Black Diamond, a bison from the Central Park Zoological Garden in New York, was said to be the model for the reverse. Fraser placed the buffalo on a mound, giving the appearance of strength and majesty. Yes, it is a bison on the nickel, not a buffalo. Technically, buffaloes are not found in the United States but found mostly in India and Africa. The mistake began when the first American settlers happened upon the Bison - they did not know what they were. The only animals they could really relate to were the Asian Water Buffalo. They started calling them buffalo for lack of a correct name, and the name stuck.

The first Buffalo Nickels were struck on February 22, 1913. They were unofficially introduced into limited circulation at the groundbreaking ceremony for the National American Indian Memorial in Staten Island, New York. Forty new nickels were sent to the ceremony to be distributed by President Taft to the attending Native American chiefs including Two Moons. (Despite the groundbreaking ceremony, the National American Indian Memorial was never actually built.)

The Buffalo Nickel was officially introduced into circulation on March 4, 1913, and within a week Chief Engraver Charles E. Barber was expressing concern about how quickly the dies were wearing out during production. According to his estimates, Buffalo Nickel dies were wearing out and breaking more than three times faster than the Liberty Head Nickel dies. Barber and others at the Mint also believed the Buffalo Nickel wouldn’t hold up very well to ordinary wear and tear, and that in particular the date and the “FIVE CENTS” marking would wear away completely. To correct these problems, Barber prepared several revisions to the design, Fraser approved them, and this slightly revised Buffalo Nickel went into production right away. An interesting side note, Barber’s revised dies wore out even faster after his revisions, and the changes never did help with the wear problem.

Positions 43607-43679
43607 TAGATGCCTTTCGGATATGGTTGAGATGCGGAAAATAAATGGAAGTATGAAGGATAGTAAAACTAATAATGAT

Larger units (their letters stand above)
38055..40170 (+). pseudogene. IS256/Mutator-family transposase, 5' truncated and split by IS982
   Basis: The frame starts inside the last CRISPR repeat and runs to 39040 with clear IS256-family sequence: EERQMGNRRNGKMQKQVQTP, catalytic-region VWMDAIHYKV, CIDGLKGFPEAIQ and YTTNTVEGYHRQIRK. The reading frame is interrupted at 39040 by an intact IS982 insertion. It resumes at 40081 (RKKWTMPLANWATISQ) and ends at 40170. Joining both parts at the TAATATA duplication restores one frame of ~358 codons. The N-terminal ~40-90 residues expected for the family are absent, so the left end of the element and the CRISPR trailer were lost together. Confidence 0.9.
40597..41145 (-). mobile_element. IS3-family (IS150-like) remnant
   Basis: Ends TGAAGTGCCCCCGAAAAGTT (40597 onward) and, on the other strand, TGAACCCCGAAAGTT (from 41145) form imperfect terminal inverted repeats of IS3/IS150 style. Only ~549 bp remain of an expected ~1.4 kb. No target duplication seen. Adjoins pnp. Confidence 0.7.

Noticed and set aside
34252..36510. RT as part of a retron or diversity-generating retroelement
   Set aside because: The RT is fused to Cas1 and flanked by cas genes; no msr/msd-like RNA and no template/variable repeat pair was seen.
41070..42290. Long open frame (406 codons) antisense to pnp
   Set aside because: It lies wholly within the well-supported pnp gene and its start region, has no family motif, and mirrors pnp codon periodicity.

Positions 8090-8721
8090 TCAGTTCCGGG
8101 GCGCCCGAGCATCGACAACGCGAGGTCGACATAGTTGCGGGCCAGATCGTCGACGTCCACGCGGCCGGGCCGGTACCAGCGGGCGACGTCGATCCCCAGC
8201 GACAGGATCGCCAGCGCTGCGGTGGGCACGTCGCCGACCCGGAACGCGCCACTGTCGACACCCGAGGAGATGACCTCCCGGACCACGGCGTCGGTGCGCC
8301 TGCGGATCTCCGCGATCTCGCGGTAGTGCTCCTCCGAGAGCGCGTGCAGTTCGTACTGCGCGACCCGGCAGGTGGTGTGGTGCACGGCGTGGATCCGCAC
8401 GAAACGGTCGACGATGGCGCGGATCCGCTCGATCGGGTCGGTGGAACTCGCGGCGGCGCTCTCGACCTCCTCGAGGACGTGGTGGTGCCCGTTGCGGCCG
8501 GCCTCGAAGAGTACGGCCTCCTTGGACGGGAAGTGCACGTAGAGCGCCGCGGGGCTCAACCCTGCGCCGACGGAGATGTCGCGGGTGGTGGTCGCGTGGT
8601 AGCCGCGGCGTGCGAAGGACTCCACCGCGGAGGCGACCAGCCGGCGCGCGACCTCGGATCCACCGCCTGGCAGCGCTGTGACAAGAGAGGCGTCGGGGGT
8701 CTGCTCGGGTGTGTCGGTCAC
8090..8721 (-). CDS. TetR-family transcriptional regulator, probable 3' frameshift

A Three-Legged Buffalo

One of the most interesting versions of the Indian head nickel is the 1937-D. The story goes that a worker at the Denver Mint polished a Buffalo Nickel die to remove “clash marks” — the marks and scratches that occur when dies are stored in direct contact with each other. Unfortunately, this worker did his job a little too thoroughly and not only removed all the clash marks but one of the buffalo’s legs as well. Amazingly, this mistake was not caught until after thousands of these “three-legged nickels” had been minted and put into circulation.

By the end of 1937, the Buffalo Nickel had been in production for the mandatory twenty-five years, and planning for its successor was well underway. It was to be replaced by the third coin to bear a likeness of one of our presidents, Thomas Jefferson. The Jefferson nickel continues in production to this day. By the late 1960s, few Buffalo Nickels were seen in circulation. It was the end of a series of coins that deserves more collector interest. In 2006, the image was reused for a special commemorative $50 gold piece --the USA's first 24k (pure gold) coin.